How YOU Can Help Implement Burque’s Active Streets Initiative

Back on June 8th, going on 50 days ago, Albuquerque Mayor Tim Keller signed the “Active Streets Initiative,” making it possible to close some streets to thru motor traffic. The Initiative sponsored by City Councilor Isaac Benton follows measures in other cities, such as Seattle, seeking to encourage safe, socially-distant walking and rolling in these pandemic times by closing selected neighborhood streets to all but local driving traffic.

As it’s approaching 50 days since Mayor Keller signed the Initiative, how’s implementation going with regards to closing some streets to thru traffic here?

For comparison, let’s look first at how things have progressed in Seattle, which began its program as a pilot in April, roughly 100 days ago:

seattle safe streets

And here’s how things are going in Albuquerque:

burque map

Okay, it’s a “trick map.” This is just a map copy/pasted from “Visit Albuquerque.” Unlike Seattle’s miles and miles of already closed(ish) streets, Burque ain’t got any. Zero. Nada. Heck, Seattle already has data/graphs showing how such closures have impacted non-motorized usage (here for a pilot of closing its Lake Washington Blvd.):

lake wash numbers
Yeah, these are pre/post bike counts (imagine that!) first shown on the Seattle Department of Transportation blog. (yes, SDOT has a blog…imagine that!)

Meanwhile, while City of Albuquerque has gotten to the point of collecting ideas from the public on which streets would be best for such closure, it has not gotten to the point of actually closing any recommended streets.

That’s not good.

“Fortunately,” the pandemic is very much turning out to be a marathon and not a sprint, allowing much more time for CABQ to get around to closing some streets.

Which it hasn’t done.


Some 50 days since passage of the Initiative.

A very common local reaction to anyone bringing up comparison between Burque and places like Seattle is “Well, we’re not Seattle.” True, but Albuquerque, like Seattle, is a city. It has a city government, and, arguably, has a department of transportation, which for many strange and confusing reasons is called the “Department of Municipal Development” (“DMD” in the parlance).

It’s is DMD’s responsibility to implement the Active Streets Initiative. So far that implementation has consisted of…nothing. Nothing has been implemented. Notably, neither has DMD corresponded any word on a timeline for such implementation. Perhaps DMD should start a blog, even if its blogposts would be on subjects such as “Nope, we still haven’t done anything regarding Active Streets Initiative and we have zero idea on when we might start doing anything.”

Strangely, that would be markedly better than how the process has gone so far.

Hence, maybe DMD needs some help getting this initiative implemented, and I don’t mean help starting a blog. Anybody can do that. Maybe they just need help “on the ground.”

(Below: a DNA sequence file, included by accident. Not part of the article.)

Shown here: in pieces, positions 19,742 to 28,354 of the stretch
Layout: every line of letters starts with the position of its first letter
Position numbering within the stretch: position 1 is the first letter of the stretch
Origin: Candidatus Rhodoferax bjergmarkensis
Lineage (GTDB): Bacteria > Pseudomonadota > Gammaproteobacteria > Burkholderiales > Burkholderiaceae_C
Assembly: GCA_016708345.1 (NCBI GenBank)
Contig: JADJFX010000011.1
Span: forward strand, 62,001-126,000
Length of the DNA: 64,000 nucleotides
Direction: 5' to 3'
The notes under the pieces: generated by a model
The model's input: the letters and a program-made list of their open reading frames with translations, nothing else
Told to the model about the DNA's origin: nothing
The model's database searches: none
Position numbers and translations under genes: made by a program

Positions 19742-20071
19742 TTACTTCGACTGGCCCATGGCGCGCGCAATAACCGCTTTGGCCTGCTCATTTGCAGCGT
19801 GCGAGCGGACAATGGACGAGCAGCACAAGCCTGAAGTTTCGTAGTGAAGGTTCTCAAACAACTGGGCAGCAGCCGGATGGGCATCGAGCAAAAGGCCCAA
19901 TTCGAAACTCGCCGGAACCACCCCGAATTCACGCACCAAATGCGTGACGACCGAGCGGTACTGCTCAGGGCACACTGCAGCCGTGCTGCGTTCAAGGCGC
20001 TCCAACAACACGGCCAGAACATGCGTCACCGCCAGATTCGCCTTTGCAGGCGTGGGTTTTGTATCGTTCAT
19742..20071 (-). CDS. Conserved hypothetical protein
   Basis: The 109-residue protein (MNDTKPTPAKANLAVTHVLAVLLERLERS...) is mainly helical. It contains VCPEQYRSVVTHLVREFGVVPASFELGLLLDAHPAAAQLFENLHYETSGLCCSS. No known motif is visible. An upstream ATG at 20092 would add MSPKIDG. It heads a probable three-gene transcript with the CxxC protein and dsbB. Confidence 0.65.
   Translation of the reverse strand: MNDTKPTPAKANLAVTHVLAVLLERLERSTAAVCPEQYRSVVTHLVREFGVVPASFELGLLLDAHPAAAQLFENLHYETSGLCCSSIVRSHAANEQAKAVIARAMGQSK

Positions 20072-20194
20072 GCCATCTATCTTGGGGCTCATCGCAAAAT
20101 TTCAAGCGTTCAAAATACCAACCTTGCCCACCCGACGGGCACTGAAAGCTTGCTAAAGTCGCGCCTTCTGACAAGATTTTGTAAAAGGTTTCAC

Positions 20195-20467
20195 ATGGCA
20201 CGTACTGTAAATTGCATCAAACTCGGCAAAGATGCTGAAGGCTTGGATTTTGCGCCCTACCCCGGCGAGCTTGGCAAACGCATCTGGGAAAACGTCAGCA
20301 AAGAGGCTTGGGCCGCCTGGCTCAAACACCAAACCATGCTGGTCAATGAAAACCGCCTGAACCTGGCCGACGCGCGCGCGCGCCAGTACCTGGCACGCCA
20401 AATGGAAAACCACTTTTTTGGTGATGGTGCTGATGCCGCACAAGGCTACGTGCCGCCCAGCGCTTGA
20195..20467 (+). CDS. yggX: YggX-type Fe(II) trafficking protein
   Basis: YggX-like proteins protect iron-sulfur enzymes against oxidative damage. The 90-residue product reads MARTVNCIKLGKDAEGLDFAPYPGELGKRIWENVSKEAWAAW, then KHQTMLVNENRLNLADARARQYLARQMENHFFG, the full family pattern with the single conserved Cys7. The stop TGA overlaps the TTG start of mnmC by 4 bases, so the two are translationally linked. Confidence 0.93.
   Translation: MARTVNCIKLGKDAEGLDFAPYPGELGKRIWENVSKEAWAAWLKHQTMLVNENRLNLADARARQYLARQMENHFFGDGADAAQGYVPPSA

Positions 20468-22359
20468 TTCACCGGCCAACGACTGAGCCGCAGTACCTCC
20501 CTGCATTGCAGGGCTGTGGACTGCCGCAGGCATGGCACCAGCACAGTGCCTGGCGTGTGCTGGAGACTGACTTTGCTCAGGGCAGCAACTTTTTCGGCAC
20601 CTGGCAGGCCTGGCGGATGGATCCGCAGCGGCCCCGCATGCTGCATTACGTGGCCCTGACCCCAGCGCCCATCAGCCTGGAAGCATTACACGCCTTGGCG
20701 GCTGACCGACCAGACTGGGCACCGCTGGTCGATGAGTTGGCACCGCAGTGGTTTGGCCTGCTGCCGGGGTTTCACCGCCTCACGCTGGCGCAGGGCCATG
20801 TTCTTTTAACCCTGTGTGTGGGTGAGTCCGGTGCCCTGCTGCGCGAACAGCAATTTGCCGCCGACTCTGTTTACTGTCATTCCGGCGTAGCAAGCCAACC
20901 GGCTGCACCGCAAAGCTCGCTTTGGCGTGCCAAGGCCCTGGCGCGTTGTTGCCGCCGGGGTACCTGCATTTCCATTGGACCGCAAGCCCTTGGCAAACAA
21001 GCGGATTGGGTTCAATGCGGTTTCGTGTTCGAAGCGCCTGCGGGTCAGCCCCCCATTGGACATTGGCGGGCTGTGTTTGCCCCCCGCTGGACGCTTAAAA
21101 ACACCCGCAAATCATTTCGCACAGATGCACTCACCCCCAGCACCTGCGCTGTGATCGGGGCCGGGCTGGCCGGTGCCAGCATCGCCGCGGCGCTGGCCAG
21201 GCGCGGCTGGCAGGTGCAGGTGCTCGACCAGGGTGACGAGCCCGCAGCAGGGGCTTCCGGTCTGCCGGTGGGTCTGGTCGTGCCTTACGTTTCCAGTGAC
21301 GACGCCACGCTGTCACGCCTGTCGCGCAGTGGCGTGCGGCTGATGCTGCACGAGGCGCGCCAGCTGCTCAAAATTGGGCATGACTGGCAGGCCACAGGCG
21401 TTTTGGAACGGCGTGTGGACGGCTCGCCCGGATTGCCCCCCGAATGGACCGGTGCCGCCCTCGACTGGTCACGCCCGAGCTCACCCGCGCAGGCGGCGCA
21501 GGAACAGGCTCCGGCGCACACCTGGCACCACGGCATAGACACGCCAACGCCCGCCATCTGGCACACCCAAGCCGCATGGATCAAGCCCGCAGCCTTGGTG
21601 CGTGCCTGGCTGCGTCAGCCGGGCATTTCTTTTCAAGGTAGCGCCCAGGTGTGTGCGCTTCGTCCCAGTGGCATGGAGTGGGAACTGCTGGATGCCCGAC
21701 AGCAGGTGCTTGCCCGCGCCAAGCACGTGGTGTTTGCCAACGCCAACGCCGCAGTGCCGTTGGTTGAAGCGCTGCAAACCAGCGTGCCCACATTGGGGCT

For instance, a big consideration in helping DMD implement such street closures would be the purchase and placement of signs such as shown here:

seattle closure
Photo: Ken Lambert/The Seattle Times

Let’s see, so we’re talking some:

  • Orange cones
  • “Street Closed” signs
  • Mini sawhorse “barricades” as they are called.

Did you know you don’t have a be a bona fide Department of Transportation to buy such signs? Let’s check some prices online:

Orange Cones:

orange cone

More specifically, as we’re gonna be professional about this, how about we go with: 28″ PVC Traffic Cone High Reflective Black Base 14.2″ x 14.2″ 7 lbs. These are on sale for ten bucks a piece. And they have reflectors. We want reflectors.


Street Closed Signs: 

local traffic only

I’m gonna make an executive decision here and go with my preferred “Local Traffic Only” over “Street Closed.” If DMD doesn’t like it, they can get their own blog.

As you probably already know this is your “3M Engineer Grade Reflective Aluminum Traffic Sign: Local Traffic Only Sign (K-7207)” and it’s going for $32.21 per over at (you probably already have an account there).


Sawhorse Style “Barricades”:


Our good friends at call this an “Economy Plastic & Steel Barricade,” and while we’d save quite a bit by buying in bulk, we’ll just go with the listed price of $37.95 per. They come with one reflector on each side, and as you come to know from years of experience, you want a reflector on each side.

Having looked up prices, let’s take another look at that photo above and see how much we’re spending:

seattle closure

Okay, per block above, it looks to come out to:

$30: 3 Orange cones at $10 a piece
$64.42: 2 “Local Traffic Only” signs
$75.90: 2 sawhorses
Total: $170.32

Given this ain’t Amazon and won’t come with free shipping, we’ll need ~$50 for that (we don’t pay tax, we’re a government..we can scrounge up a tax-free ID one way or the other), keeping in mind we’d save a bunch by shipping in bulk as well.

That’s a total of: $220.32 per block. While not an insignificant expenditure, think of it as a variation on the “Adopt-a-Highway” program where you and your dental hygienist friends get together and clean up a stretch of highway each year so you can have a roadway sign that says: “Adopt-a-Highway Litter Control Next 1 Mile ABQ Society of Dental Hygienists”

Shall we start a GoFundMe or would you prefer to just send me/DMD the money via Paypal?

Meanwhile, I’ve got a good connection with the owner of a large pick-up truck and think I can score that for free. It helps to have a wife who loves horses (sometimes). You and your dental hygienist friends buy and I’ll “fly” us around as we implement such closures, wearing either DMD or Better Burque Tactical Urbanism Team (BBTUT) apparel (whatever that is in both cases).

Which reminds me, we need a BBTUT logo. Maybe like “Space Force” but with traffic cones.

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